I grew up in a church that had a little piece of the Mayflower encased in glass. That’s right, when the Mayflower was decommissioned, it was torn apart and turned into a barn, and our pastor made a pilgrimage to that barn and stuck a little piece of it in his pocket. Above that Congregationalist relic hung a framed reproduction of the Mayflower Compact.
I was joking with a Canadian friend this week that he didn’t have anything to celebrate over the coming weekend, and he joked right back that he doesn’t believe in “faux narratives involving colonialism without genocide.” He’s got a point, of course. Whole nations of Native Americans were wiped out by violence and disease brought by the colonists.
However, they weren’t all bad. As the colonists sat on the Mayflower, searching for a landing spot north of the planned landing in Virginia. Sensing some dissension among the passengers, the leaders of the Separatists penned a short statement of their governance, and it records sensibilities of civility and proto-democracy that would be fleshed out in full in the Declaration of Independence and the U.S. Constitution a century and a half later.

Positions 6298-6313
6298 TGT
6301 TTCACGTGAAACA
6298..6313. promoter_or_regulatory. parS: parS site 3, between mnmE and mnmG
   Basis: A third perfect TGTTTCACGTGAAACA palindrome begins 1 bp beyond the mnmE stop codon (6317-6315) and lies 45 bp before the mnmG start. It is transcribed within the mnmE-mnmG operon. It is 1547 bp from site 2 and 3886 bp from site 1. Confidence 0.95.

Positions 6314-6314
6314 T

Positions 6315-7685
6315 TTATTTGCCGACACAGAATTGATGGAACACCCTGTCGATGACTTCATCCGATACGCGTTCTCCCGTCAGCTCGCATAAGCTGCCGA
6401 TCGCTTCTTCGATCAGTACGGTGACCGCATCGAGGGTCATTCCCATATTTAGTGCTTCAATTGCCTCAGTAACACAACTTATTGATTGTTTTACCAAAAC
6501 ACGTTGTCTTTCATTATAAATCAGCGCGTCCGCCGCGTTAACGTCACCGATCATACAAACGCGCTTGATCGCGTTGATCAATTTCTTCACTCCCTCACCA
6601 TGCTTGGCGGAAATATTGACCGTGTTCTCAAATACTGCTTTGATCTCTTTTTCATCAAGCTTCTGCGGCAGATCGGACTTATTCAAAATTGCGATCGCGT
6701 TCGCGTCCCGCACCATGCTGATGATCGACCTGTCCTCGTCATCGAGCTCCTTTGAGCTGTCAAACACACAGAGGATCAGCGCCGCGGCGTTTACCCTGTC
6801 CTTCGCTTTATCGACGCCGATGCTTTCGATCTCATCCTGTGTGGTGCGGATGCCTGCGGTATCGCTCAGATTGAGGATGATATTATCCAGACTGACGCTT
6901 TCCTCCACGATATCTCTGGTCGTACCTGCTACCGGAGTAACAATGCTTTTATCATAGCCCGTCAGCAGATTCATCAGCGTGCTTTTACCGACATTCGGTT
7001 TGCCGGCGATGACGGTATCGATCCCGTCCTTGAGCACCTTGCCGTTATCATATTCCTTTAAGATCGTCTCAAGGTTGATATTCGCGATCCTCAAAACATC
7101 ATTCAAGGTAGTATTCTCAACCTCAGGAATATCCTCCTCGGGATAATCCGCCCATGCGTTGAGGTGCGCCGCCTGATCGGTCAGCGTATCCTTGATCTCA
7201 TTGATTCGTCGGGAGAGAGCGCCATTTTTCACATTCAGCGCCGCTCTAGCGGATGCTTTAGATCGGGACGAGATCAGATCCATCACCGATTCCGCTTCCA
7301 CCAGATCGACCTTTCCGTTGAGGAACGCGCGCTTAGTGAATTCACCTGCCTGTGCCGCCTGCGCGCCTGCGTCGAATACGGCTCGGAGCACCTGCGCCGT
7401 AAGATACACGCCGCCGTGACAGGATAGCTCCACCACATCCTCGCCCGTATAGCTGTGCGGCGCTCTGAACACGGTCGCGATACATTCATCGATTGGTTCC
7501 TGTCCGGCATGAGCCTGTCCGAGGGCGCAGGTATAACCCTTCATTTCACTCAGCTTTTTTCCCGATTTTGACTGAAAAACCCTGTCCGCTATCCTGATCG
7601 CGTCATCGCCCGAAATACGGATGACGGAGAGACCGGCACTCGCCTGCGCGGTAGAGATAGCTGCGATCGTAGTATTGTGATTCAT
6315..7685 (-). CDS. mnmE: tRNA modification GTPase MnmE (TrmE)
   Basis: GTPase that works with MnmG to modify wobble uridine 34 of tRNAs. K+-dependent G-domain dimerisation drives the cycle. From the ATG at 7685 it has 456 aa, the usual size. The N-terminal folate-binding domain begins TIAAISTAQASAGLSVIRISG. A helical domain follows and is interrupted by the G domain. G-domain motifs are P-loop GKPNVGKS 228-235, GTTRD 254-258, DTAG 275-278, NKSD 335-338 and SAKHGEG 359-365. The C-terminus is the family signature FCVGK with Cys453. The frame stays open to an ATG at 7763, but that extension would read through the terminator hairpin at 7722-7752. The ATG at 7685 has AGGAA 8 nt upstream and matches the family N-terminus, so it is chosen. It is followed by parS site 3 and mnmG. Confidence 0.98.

I suggest we all take a minute this Thanksgiving and read their brilliant, short Covenant with one another and God.
In the name of God, Amen. We whose names are underwritten, the loyal subjects of our dread Sovereign Lord King James, by the Grace of God of Great Britain, France and Ireland, King, Defender of the Faith, etc.
Having undertaken, for the Glory of God and advancement of the Christian Faith and Honour of our King and Country, a Voyage to plant the First Colony in the Northern Parts of Virginia, do by these presents solemnly and mutually in the presence of God and one of another, Covenant and Combine ourselves together into a Civil Body Politic, for our better ordering and preservation and furtherance of the ends aforesaid; and by virtue hereof to enact, constitute and frame such just and equal Laws, Ordinances, Acts, Constitutions and Offices, from time to time, as shall be thought most meet and convenient for the general good of the Colony, unto which we promise all due submission and obedience. In witness whereof we have hereunder subscribed our names at Cape Cod, the 11th of November, in the year of the reign of our Sovereign Lord King James, of England, France and Ireland the eighteenth, and of Scotland the fifty-fourth. Anno Domini 1620